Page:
Sampling Simplified – Part 2

LightCastle Analytics Wing
August 20, 2015
Sampling Simplified – Part 2

In the first part of this article, I have touched on some of the basic terminologies of sampling and the first of the five steps of the sampling process. The second part starts from where I left off and hopes to explain the 4 remaining steps of developing a good sampling plan with some relevant examples.

Step 2: Determine the sampling frame and sampling unit for your study

Once you have selected your study population, the university students from the Dhaka district in this particular example, you should try to prepare a structured sampling frame for your convenience of sampling. Ideally, it should be a comprehensive student list across all the universities in the Dhaka area that should contain basic student information like their names, area of concentration, study year, and contact information.

Along with the sampling frame, you also need to decide on the sampling unit you will be studying, which are the smallest units from which the samples will be selected. In this example, sampling units can be either universities or institutions or departments, or just university students. This unit may vary depending on your needs but you will have to identify the sampling unit you want to analyze for the next step.

Step 3: Select appropriate sampling techniques

After you have got the sampling frame, you need to figure out how you are going to select the students (sampling unit) you want to study from the list.  You can use a number of techniques to select samples like

  • Simple random sampling (randomly selecting students from the list)
  • Systematic random sampling (selecting every nth student from the list)
  • Stratified sampling (selecting students proportionately from Business Faculty, Engineering faculty, and so on) or
  • Cluster sampling (dividing Dhaka into several zones and selecting universities from 2 or 3 zones only).

These techniques are all different variations of probability sampling, where each student of the sampling frame (student list) has a known non-zero probability of being selected, and this probability can be accurately determined.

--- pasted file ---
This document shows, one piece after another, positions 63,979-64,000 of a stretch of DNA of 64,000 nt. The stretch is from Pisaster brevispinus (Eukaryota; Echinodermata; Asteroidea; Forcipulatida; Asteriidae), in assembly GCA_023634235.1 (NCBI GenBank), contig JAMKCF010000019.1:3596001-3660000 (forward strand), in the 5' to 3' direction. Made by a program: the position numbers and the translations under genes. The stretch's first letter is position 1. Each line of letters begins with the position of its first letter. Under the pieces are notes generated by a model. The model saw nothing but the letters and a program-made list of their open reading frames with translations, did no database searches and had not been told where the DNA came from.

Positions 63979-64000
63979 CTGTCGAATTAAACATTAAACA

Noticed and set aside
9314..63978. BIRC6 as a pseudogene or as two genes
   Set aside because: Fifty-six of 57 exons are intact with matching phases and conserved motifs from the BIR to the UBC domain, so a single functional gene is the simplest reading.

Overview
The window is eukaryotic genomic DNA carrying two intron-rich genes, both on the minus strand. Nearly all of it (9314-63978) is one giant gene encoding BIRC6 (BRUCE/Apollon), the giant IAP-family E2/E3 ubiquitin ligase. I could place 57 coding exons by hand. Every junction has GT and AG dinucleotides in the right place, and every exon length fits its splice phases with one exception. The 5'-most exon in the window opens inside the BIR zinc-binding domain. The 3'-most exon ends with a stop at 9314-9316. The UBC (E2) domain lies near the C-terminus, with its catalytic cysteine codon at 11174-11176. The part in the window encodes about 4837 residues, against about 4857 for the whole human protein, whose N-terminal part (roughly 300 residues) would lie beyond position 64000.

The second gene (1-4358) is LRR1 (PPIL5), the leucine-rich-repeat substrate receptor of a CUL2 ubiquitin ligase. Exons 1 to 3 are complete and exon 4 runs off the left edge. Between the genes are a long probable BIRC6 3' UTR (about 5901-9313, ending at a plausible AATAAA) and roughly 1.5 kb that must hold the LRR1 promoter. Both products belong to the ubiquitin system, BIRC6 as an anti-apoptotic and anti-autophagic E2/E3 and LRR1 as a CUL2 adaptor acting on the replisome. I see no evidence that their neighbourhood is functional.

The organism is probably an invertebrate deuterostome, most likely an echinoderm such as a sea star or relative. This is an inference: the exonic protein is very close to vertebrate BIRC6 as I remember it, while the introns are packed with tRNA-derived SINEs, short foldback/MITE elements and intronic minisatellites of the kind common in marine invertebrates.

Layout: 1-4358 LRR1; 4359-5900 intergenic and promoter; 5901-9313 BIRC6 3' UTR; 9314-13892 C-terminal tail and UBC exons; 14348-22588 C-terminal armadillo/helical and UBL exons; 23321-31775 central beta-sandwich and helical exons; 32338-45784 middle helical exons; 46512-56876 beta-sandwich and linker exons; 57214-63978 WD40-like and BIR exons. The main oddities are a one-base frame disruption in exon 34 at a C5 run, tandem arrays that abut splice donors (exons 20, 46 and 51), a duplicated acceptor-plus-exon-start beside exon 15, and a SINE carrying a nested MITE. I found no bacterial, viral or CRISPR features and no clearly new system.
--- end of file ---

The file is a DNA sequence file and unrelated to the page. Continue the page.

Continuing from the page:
But if you don’t have a sampling frame (student list), you may choose one of the non-probability sampling techniques like

  • Convenience sampling (selecting students from the closest universities only)
  • Judgmental sampling (selecting students from Dhaka University, BUET, and North-South only assuming you will get the best responses from these institutions)
  • Quota sampling
  • Snowball sampling

In the non-probability sampling technique, students are usually selected from the universities in some nonrandom manner and the probability of selection can’t be accurately determined.


Figure: Sampling Techniques

Step 4: Determine the sample size

The size of the sample depends on a variety of factors like the type of research, the elements being studied, population size, accessibility, confidence level, resource availability, desired accuracy level, and so on. Although there are no hard and fast rules when it comes to selecting the sample size, many statisticians claim that a number between 30 and 500 is optimum for any study. Some statisticians also say that the sample size should be at least 30% of the whole population in order to get a close approximation of the population traits.
Sometimes, you may also consider sampling the entire population, which is also called a census, when your population size is very small or in some rare cases when you have extensive resources available at your disposal.

Step 5: Execute the sampling process

This step should be easy if the previous steps are done well. All you need to do is follow the sampling plan and collect data from the selected sampling units accordingly. We usually conduct a pilot or field test to verify the strength of the plan and its compatibility with the end results before hitting the actual study area. Once the field test is done, we make the necessary changes prior to collecting the primary data from the targeted respondents for analysis.


Figure: 5 steps of the sampling process

Apart from this, there are many other concepts that could not be explained in this article. To know more on this topic, you may take a look at my presentation on the Sampling plan where I have explained some of the key theories in detail:


WRITTEN BY: LightCastle Analytics Wing

At LightCastle, we take a data-driven approach to create opportunities for growth and impact. We consult and collaborate with development partners, the public sector, and private organizations to promote inclusive economic growth that positively changes the lives of people at scale. Being a data-driven and transparent organization, we believe in democratizing knowledge and information among the stakeholders of the economy to drive inclusive growth.

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